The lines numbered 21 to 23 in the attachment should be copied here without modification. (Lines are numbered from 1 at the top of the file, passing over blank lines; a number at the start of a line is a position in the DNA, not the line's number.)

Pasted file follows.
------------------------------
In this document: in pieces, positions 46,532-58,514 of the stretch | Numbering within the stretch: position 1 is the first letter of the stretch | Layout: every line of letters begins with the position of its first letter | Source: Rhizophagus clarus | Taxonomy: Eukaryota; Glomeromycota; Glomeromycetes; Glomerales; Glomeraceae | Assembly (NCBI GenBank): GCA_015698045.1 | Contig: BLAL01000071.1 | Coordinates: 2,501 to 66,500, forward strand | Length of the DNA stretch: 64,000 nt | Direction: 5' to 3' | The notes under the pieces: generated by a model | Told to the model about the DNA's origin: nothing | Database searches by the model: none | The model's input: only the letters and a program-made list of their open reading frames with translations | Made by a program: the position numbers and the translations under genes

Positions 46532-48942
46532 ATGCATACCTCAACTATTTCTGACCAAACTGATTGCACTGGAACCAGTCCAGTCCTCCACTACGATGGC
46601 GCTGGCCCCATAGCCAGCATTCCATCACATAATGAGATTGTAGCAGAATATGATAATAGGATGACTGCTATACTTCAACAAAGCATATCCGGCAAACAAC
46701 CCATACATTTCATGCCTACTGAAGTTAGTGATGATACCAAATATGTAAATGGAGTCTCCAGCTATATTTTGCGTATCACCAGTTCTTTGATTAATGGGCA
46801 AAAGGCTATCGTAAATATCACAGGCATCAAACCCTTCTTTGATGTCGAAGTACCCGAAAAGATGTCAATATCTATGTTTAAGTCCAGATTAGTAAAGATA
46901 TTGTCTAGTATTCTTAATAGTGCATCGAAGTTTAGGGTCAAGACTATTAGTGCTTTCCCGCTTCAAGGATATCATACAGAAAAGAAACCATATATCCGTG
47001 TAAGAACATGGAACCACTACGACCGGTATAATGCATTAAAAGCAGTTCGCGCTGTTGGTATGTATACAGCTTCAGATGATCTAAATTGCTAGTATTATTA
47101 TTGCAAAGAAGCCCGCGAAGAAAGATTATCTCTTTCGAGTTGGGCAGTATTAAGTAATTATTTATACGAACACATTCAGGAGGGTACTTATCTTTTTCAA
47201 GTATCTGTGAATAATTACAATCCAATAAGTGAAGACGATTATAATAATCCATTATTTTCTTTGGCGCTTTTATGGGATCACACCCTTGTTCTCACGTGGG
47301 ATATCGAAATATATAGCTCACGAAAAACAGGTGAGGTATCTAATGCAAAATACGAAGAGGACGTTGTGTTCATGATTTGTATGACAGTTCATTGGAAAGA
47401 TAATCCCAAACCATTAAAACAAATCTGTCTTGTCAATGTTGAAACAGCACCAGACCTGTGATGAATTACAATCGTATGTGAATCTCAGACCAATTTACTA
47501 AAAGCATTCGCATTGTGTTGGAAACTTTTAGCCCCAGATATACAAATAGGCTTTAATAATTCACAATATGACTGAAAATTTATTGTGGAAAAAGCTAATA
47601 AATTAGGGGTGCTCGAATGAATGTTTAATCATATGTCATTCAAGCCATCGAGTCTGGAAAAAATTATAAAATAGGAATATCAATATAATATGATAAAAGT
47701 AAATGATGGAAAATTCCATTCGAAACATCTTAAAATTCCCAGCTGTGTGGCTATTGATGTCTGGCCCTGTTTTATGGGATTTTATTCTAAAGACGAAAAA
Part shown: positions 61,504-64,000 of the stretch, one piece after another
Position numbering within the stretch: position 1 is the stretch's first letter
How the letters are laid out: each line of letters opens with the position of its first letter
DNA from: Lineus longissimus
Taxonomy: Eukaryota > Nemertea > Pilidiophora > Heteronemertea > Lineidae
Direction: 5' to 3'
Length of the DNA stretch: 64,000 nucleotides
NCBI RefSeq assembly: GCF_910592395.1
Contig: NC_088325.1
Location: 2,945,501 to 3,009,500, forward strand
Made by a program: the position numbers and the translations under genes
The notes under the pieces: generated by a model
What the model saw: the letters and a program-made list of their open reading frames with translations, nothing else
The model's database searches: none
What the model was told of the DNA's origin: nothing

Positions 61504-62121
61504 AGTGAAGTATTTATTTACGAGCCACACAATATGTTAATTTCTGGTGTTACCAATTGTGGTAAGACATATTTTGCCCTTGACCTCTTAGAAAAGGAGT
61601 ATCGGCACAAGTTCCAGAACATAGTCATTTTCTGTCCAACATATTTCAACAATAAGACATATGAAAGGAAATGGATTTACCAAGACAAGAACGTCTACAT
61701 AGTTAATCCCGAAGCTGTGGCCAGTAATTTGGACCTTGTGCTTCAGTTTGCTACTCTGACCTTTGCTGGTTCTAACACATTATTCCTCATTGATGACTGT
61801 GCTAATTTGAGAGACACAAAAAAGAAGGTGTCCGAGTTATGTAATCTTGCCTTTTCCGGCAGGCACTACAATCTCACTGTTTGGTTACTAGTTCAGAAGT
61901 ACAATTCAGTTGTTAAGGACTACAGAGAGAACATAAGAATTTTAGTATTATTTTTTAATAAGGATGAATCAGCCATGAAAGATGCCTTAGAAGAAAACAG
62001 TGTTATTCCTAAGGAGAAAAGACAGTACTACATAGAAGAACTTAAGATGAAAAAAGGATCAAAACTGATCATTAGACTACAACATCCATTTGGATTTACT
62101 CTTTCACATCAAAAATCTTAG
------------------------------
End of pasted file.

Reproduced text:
Direction: 5' to 3'
Length of the DNA stretch: 64,000 nucleotides
NCBI RefSeq assembly: GCF_910592395.1